Front Page Titles (by Subject) SECT. III. - An Essay on Government
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SECT. III. - Thomas Gordon, An Essay on Government 
An Essay on Government (London: J. Roberts, 1747).
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THis Remedy thus amended, served, while the World was in its Infancy, and the Produce of the Earth yielded the Inhabitants wherewith to live, within their several Family Districts; but when some Families began to be too populous to subsist on their Portions, without travelling farther, Disputes began to break out between the particular Members of different Families, which could not be decided in the common Manner, because the Parties acknowledged not a common Superior. These could be appeased by no other Means, than the appointing an universal Arbitrator, who might decide all Disputes between any Parties whatsoever.
But as this Power carried with it a Degree of Superiority over the rest, which Men are naturally very averse to submit to, in any one, especially when no Ties of natural Affection, or Gratitude, intervene, to balance their strong Love for those valuable Rights of universal Equality, and natural Independency, it is hardly to be imagined, that they would consent, to vest any one Man, naturally their Equal, with this Power; nor can it be thought, they would more readily lodge it in the universal Assembly of the Fathers of Families, exclusive of themselves, because they were under no natural Obligation to the major Part of the Members of such Assembly.
To sooth their Humour, and at the same Time both preserve Liberty, and prevent Licentiousness, an artificial Being was to be found out, who might answer all the Ends of a natural Superior, without being liable to the Objection of one Man’s assuming an Authority over another; and where else could this possibly be found out, than in the universal Assembly of all the Members of the different Families? to which Assembly, the Right of deciding all Disputes was translated from the several Fathers with whom it was before intrusted.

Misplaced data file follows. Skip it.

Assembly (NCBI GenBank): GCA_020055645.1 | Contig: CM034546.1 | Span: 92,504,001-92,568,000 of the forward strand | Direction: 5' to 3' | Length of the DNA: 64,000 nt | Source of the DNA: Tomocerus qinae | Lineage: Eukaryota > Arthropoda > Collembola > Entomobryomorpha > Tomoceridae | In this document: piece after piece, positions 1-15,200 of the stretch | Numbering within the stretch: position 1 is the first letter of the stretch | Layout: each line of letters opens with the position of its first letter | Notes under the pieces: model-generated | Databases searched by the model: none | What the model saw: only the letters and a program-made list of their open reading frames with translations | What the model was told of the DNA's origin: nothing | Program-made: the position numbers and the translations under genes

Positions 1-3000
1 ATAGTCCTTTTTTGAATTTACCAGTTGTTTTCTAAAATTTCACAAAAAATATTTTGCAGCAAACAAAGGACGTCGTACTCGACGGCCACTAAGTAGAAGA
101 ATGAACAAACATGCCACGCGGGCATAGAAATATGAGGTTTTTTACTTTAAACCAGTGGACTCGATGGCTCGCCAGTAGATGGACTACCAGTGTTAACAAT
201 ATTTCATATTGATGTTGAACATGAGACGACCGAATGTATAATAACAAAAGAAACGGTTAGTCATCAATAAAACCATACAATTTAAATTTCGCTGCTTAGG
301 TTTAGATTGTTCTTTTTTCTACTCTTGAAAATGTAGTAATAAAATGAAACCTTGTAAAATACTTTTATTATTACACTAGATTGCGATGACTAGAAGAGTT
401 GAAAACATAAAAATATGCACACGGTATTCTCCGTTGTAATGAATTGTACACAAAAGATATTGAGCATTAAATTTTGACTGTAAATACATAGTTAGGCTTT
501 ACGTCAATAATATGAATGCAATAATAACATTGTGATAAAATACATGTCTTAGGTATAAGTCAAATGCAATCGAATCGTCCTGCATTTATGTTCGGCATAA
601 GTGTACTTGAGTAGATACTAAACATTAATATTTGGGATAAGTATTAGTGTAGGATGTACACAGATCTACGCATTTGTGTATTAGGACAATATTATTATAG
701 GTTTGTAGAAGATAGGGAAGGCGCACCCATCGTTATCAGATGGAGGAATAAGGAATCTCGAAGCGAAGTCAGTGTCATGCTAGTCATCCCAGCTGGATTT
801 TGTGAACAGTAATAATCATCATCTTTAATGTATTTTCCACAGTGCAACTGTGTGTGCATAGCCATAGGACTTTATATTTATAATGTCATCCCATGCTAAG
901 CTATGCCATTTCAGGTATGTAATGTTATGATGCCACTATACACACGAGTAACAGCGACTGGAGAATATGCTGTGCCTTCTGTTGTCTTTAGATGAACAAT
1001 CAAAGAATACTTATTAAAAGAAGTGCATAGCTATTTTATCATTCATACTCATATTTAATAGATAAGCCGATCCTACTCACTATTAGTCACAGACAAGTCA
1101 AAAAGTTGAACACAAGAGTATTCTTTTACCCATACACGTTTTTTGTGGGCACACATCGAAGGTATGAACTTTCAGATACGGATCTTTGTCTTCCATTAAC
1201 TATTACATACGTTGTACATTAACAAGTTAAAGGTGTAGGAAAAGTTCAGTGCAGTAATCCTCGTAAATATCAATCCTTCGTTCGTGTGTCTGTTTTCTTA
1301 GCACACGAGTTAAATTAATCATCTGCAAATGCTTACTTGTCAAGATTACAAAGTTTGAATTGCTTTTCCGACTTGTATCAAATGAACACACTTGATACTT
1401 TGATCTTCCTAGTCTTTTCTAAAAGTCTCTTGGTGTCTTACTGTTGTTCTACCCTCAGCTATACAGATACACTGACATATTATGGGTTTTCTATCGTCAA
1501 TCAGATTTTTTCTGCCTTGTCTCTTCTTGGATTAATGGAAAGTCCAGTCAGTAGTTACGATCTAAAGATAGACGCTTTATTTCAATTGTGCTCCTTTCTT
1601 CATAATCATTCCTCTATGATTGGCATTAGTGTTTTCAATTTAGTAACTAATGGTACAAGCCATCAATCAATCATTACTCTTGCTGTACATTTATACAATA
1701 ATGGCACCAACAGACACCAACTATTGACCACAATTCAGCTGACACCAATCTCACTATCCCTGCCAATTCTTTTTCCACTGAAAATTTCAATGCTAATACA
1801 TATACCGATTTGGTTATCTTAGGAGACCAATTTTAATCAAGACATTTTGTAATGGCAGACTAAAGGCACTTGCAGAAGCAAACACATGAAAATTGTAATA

The Difficulty of convening so numerous an Assembly, or rather the Inconvenience the Majority of the Members found, in absenting themselves, from thair private Affairs to decide every Dispute that might arise, by Degrees tacitly restored this Power to the Elders, who could best spare Time to attend the Meeting, as their Age prevented them from vacating other Affairs: But yet tho’ they exercised this Power solely, it was far from being exclusive of the other Members, who could not, by Disuse, lose a Right, which by Nature was inherent in them: And an Incident which happened in a much later Period of Time, will be a very corroborating Proof of this Notion; we find both by the Roman Laws, Antiquities and History, that the paternal Power was carried to a much greater Height there than in any other State,—but yet we at the same Time find, that the unemancipated Sons had not only Voices in the Comitiæ, or General Assembly of the People, but Seats in the Senate, and were capable of bearing the highest Magistracy, tho’ for a long while, even the last of these Prerogatives, did not by any Means impair or lessen the Power a Father had over his Children* .
These were the Motives which first induced Men to submit their Actions to the Cognizance of a superior Being, and by this Method were they prevailed upon to constitute a Superior, because thereby they preserved their natural Rights of Equality, and had, or might have an actual Share, in all the Actions of the supreme Power: And thus we see, that of all Forms of Government the Democratic is the most antient, and that the supreme Power is vested in the Breast of the People—But let us trace this Matter a little further.
In Process of Time many new Colonies went out and formed Societies, resembling that from whence they came: After which, incited by Avarice, whole Colonies began to attack each other. The Power of Arbitration, the Execution of which was devolved to the Elders, could not be of any Service to preserve a Community from these Attacks; it was necessary therefore for the particular Members of each Colony or State, to surrender up another Degree of their natural Liberty to the universal Assembly, and agree on Measures to defend themselves, and constitute an executive Power to put those Measures in Execution, and permit this Power to do certain Things for the Good of the Community, and at the Order of the universal Assembly, as the Exigency of the Case demanded, which were restrictive of the natural Liberty of Particulars. Of this Nature was the military Power—But when once the Danger was removed, and the executive Magistrate had obey’d the Orders of the People, this extraordinary Power ceased, and could not be executed unless they received new Orders; so that whether this Power was lodged with one, whether with a select few, it can no ways prove that the supreme Power is not vested in the People.
[* ]§ 4. Inst. quib. mod. Jus Pat. Pot. sol.